A common mistake human resources administrators and managers make is asking employees on Family and Medical Leave (FML) leave to report to work.
From workplace investigations to promotion discussions, there are a variety of reasons employers may want to bring in an employee on FML to work. However, requiring employees to work during FML would interfere with the leave and is not permissible.
Reasonable, limited contact with an employee about work-related matters is permitted. Court cases regarding contact with an employee during FML suggest that a district follow these guidelines:
- Contacts should be limited (in duration and number) and restricted to the scope of passing on institutional knowledge to new staff or providing closure on completed assignments.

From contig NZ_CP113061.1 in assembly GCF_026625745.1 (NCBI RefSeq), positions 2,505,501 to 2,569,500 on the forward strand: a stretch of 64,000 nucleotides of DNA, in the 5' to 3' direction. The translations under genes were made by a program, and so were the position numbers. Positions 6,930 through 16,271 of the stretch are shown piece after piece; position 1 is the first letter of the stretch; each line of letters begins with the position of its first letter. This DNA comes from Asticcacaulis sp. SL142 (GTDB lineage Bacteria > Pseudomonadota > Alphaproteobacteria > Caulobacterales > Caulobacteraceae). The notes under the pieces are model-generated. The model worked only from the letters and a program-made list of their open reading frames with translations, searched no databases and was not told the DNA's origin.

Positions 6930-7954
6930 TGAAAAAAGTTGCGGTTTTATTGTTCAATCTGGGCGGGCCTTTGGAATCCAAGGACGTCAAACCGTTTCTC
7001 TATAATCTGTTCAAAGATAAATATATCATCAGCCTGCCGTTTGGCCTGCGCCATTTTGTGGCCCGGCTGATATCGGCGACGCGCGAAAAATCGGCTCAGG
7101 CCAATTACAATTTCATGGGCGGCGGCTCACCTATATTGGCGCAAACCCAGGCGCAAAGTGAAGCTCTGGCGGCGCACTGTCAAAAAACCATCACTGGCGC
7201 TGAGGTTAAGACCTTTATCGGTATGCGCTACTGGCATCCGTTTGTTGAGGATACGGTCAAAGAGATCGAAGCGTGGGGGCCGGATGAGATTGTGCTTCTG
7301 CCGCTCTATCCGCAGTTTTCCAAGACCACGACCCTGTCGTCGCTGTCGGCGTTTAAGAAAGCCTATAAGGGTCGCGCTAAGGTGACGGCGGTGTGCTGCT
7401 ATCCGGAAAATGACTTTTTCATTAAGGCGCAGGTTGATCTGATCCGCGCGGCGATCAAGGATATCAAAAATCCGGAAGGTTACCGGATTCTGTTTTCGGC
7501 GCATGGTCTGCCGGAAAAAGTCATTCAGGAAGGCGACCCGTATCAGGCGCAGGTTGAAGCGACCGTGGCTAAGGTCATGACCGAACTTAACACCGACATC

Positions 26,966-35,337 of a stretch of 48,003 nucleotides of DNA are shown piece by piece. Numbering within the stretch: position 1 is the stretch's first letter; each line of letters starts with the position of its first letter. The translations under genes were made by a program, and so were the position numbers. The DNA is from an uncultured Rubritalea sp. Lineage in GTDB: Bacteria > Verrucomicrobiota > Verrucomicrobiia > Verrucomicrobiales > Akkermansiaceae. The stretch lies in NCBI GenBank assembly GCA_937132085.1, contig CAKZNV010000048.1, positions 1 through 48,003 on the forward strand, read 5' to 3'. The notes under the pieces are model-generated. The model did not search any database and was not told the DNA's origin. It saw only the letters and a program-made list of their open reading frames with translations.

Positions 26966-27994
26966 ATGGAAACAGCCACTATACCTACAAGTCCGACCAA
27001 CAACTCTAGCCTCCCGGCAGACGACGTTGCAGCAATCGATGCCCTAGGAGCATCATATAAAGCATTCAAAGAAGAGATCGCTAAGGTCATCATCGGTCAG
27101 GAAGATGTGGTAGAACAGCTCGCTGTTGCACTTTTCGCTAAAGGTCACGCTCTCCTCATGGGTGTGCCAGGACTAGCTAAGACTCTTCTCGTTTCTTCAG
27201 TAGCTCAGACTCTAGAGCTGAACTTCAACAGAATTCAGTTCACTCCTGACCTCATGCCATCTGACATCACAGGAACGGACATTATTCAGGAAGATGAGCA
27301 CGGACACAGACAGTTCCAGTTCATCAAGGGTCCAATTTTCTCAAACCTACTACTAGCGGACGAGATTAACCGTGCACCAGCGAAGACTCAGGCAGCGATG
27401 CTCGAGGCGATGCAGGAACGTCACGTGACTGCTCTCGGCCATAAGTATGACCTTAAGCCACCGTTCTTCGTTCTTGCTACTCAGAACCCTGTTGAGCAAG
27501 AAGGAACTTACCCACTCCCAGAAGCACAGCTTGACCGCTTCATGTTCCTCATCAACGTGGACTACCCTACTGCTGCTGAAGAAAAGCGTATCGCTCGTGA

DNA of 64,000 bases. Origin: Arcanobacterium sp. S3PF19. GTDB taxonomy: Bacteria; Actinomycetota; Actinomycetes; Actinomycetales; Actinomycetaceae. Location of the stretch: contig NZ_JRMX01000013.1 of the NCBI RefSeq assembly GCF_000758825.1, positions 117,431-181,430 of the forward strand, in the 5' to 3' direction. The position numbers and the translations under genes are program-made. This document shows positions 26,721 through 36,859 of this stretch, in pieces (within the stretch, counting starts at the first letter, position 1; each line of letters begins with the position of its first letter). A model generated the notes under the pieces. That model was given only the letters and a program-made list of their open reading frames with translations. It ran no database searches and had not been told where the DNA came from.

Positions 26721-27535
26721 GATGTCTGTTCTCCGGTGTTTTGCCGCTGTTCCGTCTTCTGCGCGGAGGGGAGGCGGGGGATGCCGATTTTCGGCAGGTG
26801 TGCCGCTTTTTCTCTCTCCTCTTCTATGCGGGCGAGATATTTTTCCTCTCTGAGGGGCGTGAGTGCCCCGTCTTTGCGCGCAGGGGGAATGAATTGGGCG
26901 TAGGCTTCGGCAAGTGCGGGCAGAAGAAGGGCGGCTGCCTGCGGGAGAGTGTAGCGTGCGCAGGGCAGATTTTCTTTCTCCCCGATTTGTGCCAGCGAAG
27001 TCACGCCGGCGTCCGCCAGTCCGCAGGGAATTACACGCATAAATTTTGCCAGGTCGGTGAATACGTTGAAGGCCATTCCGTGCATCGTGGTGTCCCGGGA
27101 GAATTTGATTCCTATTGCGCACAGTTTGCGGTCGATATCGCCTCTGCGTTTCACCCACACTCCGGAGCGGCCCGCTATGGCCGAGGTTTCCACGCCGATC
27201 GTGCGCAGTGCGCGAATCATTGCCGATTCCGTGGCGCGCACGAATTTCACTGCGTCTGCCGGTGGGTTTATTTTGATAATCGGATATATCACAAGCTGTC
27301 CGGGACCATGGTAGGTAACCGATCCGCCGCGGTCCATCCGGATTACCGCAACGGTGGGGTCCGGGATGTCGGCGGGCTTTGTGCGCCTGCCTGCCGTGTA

- Contacts should be scheduled so as not to interfere with the purpose of leave. If for example, an employee takes leave to care for a family member, the employee should not be required to interrupt care duties to respond to telephone calls.
- The employee should not be expected or required to produce work (e.g., grading papers and lesson planning) during FML unless the employee consents to light duty as described by Family and Medical Leave Act regulations.
For detailed information on FMLA procedures, visit the Leaves section of the HR Library.